Whatever size you land on for your body copy, be sure to have a clear hierarchy of larger sizes for subheadings and headings. This approach acknowledges the visitors’ inclination to scan, making it quick and easy to identify information of interest.
TMI vs. Progressive Disclosure
It seems TMI, or “too much information,” is more than just a social faux-pas. The human brain can only consciously process a minute amount of the information it takes in at any given time. According to psychologist Susan Weinschenk, the brain handles 40 billion pieces of information in a second, but only 40 of those pieces make it to conscious awareness. If your website is providing too much information at once, there’s a good chance that even if your visitors had a very high level of interest in your content, they simply wouldn’t be able to take it all in.
The cure for TMI on a website is progressive disclosure. Only give people as much information as they need at that moment to help move them to the next step. If you do this well, your site’s content will be succinct enough to minimize cognitive load (the process of thinking) and maintain attention, yet visitors who want more information will be able to find it with just a click.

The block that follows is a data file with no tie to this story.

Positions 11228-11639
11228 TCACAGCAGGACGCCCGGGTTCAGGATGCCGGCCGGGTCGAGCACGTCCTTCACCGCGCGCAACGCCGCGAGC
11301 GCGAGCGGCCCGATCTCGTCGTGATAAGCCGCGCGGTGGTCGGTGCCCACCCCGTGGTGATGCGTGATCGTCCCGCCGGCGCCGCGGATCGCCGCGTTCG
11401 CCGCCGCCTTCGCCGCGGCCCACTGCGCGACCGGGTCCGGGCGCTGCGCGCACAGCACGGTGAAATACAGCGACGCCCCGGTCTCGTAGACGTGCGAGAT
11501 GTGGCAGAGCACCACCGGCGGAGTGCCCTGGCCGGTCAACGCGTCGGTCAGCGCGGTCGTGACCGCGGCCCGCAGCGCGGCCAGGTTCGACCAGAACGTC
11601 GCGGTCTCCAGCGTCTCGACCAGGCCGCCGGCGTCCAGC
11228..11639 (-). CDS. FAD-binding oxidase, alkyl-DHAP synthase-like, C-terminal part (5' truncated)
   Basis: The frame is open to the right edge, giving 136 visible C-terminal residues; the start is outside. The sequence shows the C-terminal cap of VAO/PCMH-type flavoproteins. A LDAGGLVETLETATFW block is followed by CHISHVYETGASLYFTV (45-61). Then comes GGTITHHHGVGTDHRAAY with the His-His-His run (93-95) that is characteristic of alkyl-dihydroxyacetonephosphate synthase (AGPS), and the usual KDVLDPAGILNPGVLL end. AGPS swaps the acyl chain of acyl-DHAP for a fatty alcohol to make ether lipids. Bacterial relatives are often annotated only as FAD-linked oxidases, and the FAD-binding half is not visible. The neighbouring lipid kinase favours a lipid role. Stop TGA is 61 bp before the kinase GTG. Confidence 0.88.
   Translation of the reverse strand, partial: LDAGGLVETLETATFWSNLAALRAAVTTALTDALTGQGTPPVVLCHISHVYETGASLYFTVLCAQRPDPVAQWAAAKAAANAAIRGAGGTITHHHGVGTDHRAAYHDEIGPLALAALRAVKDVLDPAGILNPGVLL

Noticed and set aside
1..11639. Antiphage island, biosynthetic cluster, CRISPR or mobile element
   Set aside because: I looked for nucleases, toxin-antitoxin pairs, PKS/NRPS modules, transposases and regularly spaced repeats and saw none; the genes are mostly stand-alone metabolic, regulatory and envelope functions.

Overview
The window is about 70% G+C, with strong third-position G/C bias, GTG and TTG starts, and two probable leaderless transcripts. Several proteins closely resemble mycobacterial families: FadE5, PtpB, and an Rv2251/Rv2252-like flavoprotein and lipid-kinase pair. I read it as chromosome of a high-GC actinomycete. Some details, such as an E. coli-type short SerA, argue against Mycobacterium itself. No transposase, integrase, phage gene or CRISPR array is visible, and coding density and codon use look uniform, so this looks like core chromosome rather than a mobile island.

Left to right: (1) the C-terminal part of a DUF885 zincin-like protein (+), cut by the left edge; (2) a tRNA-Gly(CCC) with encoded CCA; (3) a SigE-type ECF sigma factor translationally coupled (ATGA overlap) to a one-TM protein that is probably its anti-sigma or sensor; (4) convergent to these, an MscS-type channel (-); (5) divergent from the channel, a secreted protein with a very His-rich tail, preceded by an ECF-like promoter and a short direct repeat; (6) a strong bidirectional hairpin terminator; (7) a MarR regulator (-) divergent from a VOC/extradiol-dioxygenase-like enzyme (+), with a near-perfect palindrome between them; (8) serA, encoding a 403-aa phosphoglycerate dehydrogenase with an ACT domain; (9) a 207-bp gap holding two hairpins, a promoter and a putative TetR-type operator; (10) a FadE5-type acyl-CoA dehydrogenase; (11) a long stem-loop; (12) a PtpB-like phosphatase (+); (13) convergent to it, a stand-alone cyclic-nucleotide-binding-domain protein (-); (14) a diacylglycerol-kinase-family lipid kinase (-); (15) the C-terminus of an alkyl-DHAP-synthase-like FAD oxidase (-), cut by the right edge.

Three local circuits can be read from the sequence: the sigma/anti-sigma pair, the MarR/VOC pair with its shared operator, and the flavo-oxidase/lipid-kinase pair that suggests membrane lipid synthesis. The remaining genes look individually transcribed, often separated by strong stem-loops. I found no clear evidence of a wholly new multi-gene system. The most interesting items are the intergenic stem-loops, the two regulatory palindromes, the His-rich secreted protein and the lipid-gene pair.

Are You Paying Attention?
Chances are, no. Not many of you anyway. Why would I say something so rude? Because a great deal of research indicates that people (and web visitors in particular) have the attention span of a lit match.
The Associated Press reported that in 2012, the average attention span was 8 seconds (down from 12 seconds in 2000). Just this year, Chartbeat collected data that indicated people rarely make it to the end of an article online. In fact, only 50 percent will make it to the half-way point. (Fortunately for me that doesn’t seem to keep folks from sharing though).
There’s no denying the facts: whether you measure attention by how many seconds someone spends on a page before getting distracted, or in how far they’ll scroll before jumping off, an article this length is doomed.
But Wait, There’s More…
If you’re still with me at this point in the article, you’ll be glad to know that for every rule, there’s always an exception. After all, you’re proof that some people will read to the end of an article.
Sometimes (and I’d like to presume that’s the case now), people will find some information that they find particularly interesting and they will read it word for word… even if it’s in a small font. Additionally, people who are reading an article for pleasure (rather than for business or education) are also more likely to read an article thoroughly, which would explain why so many consumer magazines have online editions.
Alas! The goal of your website is to be usable for the majority of your visitors, not the outliers. Structure your page with a clear informational hierarchy, a clean, high-contrast font and small chunks of information organized into scannable, keyword-rich lists, and you’re most likely to get your message across.
A new starter in Team SaleCycle recently asked me the following question… “Wouldn't they just come back anyway?”